Integrating Ethnography and Hunting Sustainability Modeling for Primate Conservation in an Indigenous Reserve in Guyana
Indigenous reserves are increasingly common throughout the tropical world. This is particularly true in Amazonia, where they make up >50% of protected land area. While these reserves offer tremendous opportunities for conservation, hunting represents a considerable threat to primate populations. As eliminating hunting may not be feasible, conservationists must work collaboratively with indigenous groups to promote sustainable management. This requires an understanding of the sociocultural drivers of hunting, quantitatively assessing sustainability, and developing co-management strategies that are commensurable with indigenous ontologies. In this article, we integrate ethnography with sustainability modeling to assess the importance of primate hunting to the livelihoods and culture of indigenous Waiwai in the Konashen Community-Owned Conservation Area, Guyana and to simultaneously promote sustainable co-management. We collected quantitative data on Waiwai harvesting through hunter self-monitoring and used semistructured interviews, unstructured interviews, and participant observation to understand the cultural importance of hunting to Waiwai society. We incorporated these data into spatially explicit biodemographic models to assess sustainability for four primate species. Primates, particularly spider monkeys (Ateles pansicus), were among the most important Waiwai prey and primate hunting played an important role in the construction of both individual and collective Waiwai identity. Our biodemographic models indicated that hunting will cause relatively little depletion for most primates in 20 years, although spider monkeys are predicted to disappear from a majority of the Waiwai catchment area. We argue that successful co-management of hunting in indigenous reserves requires truly integrative approaches that combine quantitative sustainability assessments with detailed concurrent ethnographic research.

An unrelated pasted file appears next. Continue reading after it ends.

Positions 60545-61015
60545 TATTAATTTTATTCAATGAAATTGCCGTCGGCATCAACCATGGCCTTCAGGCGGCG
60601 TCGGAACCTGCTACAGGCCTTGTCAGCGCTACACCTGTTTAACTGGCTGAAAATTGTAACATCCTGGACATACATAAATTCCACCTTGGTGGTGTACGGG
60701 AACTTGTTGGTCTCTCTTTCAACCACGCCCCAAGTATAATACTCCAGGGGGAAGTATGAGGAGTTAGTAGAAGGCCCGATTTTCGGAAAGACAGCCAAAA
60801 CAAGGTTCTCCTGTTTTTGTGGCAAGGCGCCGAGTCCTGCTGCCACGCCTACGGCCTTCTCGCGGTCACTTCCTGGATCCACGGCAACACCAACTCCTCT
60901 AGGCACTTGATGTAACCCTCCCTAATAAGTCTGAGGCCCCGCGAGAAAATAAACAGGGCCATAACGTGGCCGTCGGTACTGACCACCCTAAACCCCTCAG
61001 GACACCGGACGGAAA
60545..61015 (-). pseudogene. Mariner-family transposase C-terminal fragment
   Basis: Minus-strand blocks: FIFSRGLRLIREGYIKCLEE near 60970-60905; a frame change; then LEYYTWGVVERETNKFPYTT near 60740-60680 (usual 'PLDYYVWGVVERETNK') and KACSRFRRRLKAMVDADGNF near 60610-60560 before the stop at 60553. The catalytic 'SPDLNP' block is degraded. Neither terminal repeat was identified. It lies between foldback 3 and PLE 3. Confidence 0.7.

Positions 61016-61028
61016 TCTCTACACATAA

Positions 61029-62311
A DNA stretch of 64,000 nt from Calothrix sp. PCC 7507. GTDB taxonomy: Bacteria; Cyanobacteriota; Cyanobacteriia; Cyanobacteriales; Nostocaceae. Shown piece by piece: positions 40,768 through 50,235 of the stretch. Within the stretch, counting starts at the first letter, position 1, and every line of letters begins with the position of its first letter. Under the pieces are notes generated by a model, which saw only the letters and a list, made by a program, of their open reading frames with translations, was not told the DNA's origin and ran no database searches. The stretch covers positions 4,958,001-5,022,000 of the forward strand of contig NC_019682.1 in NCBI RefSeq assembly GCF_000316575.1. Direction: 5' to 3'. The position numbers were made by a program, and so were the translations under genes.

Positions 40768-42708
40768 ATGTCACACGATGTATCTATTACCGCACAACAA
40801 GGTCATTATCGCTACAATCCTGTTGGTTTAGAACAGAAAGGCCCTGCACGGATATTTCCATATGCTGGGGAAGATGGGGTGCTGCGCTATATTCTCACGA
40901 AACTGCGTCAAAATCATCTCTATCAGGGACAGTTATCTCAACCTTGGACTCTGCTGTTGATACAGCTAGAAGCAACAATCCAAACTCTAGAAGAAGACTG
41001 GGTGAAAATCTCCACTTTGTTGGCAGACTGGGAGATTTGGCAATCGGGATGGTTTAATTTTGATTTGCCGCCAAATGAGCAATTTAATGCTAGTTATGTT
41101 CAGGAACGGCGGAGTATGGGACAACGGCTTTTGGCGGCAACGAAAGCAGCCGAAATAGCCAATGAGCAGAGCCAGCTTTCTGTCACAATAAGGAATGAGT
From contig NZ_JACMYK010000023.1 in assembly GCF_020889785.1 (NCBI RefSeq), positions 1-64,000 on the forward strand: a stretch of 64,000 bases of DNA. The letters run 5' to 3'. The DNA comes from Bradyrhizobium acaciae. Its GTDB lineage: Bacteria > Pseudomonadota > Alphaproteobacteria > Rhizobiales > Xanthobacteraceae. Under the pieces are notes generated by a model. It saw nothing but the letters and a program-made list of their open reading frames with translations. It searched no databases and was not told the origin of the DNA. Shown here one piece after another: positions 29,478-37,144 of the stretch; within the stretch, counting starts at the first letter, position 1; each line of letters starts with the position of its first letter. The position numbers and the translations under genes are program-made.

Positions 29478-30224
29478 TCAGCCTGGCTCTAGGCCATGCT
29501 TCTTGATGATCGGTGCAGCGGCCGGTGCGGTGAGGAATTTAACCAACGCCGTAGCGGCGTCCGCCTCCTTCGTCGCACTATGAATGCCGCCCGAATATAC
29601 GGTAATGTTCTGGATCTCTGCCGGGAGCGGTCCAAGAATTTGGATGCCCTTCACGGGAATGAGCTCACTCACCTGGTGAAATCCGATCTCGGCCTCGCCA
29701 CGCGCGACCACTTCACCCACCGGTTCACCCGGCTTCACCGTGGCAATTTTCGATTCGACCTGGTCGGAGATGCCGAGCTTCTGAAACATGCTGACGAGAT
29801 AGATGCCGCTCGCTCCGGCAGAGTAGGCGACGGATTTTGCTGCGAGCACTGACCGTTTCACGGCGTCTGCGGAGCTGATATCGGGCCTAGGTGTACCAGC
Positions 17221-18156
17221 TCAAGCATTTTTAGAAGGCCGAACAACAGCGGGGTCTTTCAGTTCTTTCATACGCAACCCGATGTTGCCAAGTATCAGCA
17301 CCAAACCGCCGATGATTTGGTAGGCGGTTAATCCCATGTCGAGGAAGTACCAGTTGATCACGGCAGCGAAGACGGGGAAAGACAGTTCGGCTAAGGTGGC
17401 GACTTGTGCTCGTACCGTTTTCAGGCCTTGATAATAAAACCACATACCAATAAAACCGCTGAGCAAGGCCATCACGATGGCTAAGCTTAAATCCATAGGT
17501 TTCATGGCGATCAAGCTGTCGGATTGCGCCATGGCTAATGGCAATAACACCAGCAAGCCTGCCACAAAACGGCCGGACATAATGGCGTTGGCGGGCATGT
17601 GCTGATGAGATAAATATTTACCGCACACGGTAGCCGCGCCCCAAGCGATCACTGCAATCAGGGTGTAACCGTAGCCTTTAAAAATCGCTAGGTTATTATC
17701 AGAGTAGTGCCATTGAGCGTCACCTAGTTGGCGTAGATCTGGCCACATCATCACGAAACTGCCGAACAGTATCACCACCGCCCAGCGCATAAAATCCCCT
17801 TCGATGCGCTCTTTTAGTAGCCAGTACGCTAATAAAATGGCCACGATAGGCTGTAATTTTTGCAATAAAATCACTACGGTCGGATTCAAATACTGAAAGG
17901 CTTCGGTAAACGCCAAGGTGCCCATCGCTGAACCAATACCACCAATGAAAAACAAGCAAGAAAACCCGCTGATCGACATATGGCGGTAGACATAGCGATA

KeywordsBushmeat hunting Community conservation Ontology Waiwai
We thank the Environmental Protection Agency of Guyana and the Ministry of Amerindian Affairs for granting permission for us to conduct this research and we sincerely appreciate the logistic support provided by Major General Joe Singh, Eustace Alexander, Duane Defreites, and Kayla Defreites. Funding was provided by the National Geographic Society, the Veterinary Pioneers in Public Health Research Fund of the University of Minnesota’s Center for Animal Health and Food Safety, the American Association of Physical Anthropologists, the Primate Action Fund of Conservation International, the International Primatological Society, Grand Valley State University, and the University of Minnesota College of Veterinary Medicine. We also thank Erin Riley and two anonymous reviews for their helpful comments that greatly improved this manuscript. We are particularly grateful to the Waiwai of Masakenari Village for permitting us to conduct this study and welcoming us into their lives.
The datasets analyzed during the current study are available from the corresponding author on reasonable request.
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